Now, why don’t I take into account the number of people in the society? The number of people in a society is not relevant to the money supply because money represents goods, not people. As long as any particular person is productive and produces goods, he ought to end up with some money, but it’s his goods (or services) which are traded for it.

Why is the ideal money supply fixed in quantity? Because modern money, unlike commodity money, is essentially a tally system. Money represents the portion of the supply of goods and services in an economy that you have a claim to. There is never any guarantee that you will get any particular amount of goods and services; the money represents a percentage of the goods and services available. If there is a hurricane that wipes out a portion of the supply of goods and services, you will suffer just like everyone else. When the supply of money changes, however, your proportion of the supply of goods and services changes.

Again, the truth is more complicated, but let’s looks at it simplified.

Suppose you have 2 electronic blips. The supply of money is 10 electronic blips. The amount of goods and services in our little world is 10 baskets. You therefore have a claim to 2 of them. That gives you 20% of the supply.


But, what happens if the money supply increases? You still have 2 electronic blips, but now the supply of money is 20 electronic blips. The amount of goods and services in our little world is 10 baskets. You now have a claim to 1 of them or only 10% of the supply.


Where did your other 10% go? It went into the pockets of the holders of the new money. And what did they do to earn it? Nothing.

It gets worse, however. In the above example, the pie remained the same. In a healthy economy, though, the pie does not remain the same. It grows. This allows those who keep the tally to skim quite nicely. If you only look at the “price” you are getting, you will never realize what is happening to you. Let’s look at it.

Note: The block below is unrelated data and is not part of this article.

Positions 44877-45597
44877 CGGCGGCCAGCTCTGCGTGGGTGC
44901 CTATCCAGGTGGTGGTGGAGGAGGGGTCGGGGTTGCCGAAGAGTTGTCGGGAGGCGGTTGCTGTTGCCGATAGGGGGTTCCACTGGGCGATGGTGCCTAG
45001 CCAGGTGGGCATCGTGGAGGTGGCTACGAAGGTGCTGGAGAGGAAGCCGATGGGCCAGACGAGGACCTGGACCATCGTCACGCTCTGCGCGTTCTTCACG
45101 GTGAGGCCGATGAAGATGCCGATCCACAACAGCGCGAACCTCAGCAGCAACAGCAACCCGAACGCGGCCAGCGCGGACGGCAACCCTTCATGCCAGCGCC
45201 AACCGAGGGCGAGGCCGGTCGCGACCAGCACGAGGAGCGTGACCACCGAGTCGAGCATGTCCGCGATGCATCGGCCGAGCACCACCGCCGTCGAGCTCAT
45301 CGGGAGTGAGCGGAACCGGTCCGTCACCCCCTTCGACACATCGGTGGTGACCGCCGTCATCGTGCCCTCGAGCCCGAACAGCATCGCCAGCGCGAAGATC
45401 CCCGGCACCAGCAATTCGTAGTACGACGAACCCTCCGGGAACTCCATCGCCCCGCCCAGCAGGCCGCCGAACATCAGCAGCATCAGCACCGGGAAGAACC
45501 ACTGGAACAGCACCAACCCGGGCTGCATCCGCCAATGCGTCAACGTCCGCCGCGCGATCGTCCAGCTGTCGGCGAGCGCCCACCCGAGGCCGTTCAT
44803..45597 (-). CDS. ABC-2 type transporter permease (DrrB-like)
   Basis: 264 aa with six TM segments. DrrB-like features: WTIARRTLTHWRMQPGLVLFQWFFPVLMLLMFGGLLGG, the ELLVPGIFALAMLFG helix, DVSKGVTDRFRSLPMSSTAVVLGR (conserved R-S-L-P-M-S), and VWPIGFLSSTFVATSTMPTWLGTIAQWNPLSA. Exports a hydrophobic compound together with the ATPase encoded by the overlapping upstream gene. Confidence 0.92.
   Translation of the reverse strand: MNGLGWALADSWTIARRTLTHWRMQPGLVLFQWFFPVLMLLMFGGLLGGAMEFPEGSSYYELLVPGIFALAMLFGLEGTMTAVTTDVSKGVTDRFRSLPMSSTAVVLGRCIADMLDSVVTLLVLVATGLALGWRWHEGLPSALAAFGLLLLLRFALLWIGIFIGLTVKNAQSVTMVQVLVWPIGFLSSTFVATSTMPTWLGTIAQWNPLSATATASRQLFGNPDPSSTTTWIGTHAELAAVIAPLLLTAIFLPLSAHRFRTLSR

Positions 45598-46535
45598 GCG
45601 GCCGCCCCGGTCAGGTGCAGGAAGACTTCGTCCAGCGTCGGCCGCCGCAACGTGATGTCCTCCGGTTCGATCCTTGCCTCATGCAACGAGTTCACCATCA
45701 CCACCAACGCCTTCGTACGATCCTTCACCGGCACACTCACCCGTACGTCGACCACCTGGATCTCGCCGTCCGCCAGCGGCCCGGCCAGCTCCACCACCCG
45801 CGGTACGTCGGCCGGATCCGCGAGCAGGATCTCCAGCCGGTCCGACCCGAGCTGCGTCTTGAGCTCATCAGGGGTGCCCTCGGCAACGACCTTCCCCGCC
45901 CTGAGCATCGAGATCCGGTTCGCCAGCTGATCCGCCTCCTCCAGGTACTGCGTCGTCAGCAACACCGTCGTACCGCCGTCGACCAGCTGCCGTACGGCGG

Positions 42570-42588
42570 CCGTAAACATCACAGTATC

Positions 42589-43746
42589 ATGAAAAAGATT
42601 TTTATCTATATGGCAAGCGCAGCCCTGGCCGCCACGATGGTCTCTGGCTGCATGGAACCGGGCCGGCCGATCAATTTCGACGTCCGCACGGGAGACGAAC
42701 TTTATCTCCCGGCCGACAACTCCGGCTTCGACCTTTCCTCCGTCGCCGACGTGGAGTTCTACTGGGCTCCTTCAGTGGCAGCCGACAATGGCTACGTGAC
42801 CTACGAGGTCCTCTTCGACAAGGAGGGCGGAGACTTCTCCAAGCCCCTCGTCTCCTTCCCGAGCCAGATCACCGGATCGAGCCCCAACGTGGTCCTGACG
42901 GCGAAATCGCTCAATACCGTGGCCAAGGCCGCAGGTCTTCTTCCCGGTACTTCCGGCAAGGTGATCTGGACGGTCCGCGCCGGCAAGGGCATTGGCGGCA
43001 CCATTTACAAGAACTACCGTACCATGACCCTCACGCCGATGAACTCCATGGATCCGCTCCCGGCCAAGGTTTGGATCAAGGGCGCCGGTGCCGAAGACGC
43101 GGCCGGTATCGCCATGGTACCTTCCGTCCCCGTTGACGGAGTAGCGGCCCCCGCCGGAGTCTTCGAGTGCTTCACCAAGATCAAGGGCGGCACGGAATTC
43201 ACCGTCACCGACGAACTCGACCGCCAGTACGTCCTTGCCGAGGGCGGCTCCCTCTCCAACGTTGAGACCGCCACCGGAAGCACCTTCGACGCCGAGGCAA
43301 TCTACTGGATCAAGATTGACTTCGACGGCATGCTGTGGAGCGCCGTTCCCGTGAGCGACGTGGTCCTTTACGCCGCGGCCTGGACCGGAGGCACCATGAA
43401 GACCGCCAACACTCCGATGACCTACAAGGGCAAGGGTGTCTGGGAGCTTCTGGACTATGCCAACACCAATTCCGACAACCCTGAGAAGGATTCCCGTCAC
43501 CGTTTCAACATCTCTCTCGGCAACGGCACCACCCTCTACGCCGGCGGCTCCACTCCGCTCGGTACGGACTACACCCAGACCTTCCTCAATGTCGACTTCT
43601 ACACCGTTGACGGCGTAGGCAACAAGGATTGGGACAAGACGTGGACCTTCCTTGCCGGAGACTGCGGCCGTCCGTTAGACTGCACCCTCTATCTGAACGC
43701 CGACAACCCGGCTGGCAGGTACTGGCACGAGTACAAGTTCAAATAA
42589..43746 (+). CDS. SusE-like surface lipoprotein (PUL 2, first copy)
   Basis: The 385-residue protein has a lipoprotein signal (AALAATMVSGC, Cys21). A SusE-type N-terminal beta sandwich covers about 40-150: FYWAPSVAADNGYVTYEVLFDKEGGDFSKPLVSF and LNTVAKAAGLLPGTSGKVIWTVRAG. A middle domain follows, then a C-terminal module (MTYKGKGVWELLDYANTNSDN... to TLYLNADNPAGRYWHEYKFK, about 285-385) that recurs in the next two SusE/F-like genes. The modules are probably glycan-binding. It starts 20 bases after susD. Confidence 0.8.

As you can see, although the “price” you pay and the number of baskets you get has remained the same, you still lost out. This is the effect of a growing money supply. And it gets worse still, because a growing (or shrinking) money supply means that calculating a profit or loss from a business becomes impossible. As this continues or worsens, business activity falls and the pie shrinks!

Why “Fractional Reserve Banking” is Always and Forever Fraud.

Now before we go on, it is necessary to understand how banks work. This is a complicated subject and I am going to take some liberties again in order to simplify it for you. First, why do we need banks?

Banks, as a concept (again Aristotle, and some other writers you may encounter might say banks qua banks), facilitate the use of money for productive enterprise. They do this by borrowing one individual’s money and lending it to another individual. For the service, banks (qua banks) take a portion of the interest the borrower pays (and sometimes some other fees). Interest, despite what you might have heard elsewhere is the necessary cost of borrowing. When you lend someone else your money you don’t have it anymore. You cannot spend it until the other person pays you back. That time is worth something and you should be compensated for it. That’s what interest does. Also included in interest payments are other factors, like what the risk is that the other person won’t be able to pay you back and in situations where the money supply is not fixed, how much inflation you can expect before the person pays you back.

This service performed by banks might not seem like much, but it is really the cornerstone of a modern economy. Think of it this way. If you decided to simply save your money in a mattress, the entrepreneur down the block who is planning to introduce an entirely new technology that will enhance your life experience 10 fold may never get the chance to introduce that technology. By lending to others we ourselves are ultimately rewarded. For this reason, banks (qua banks) are essential.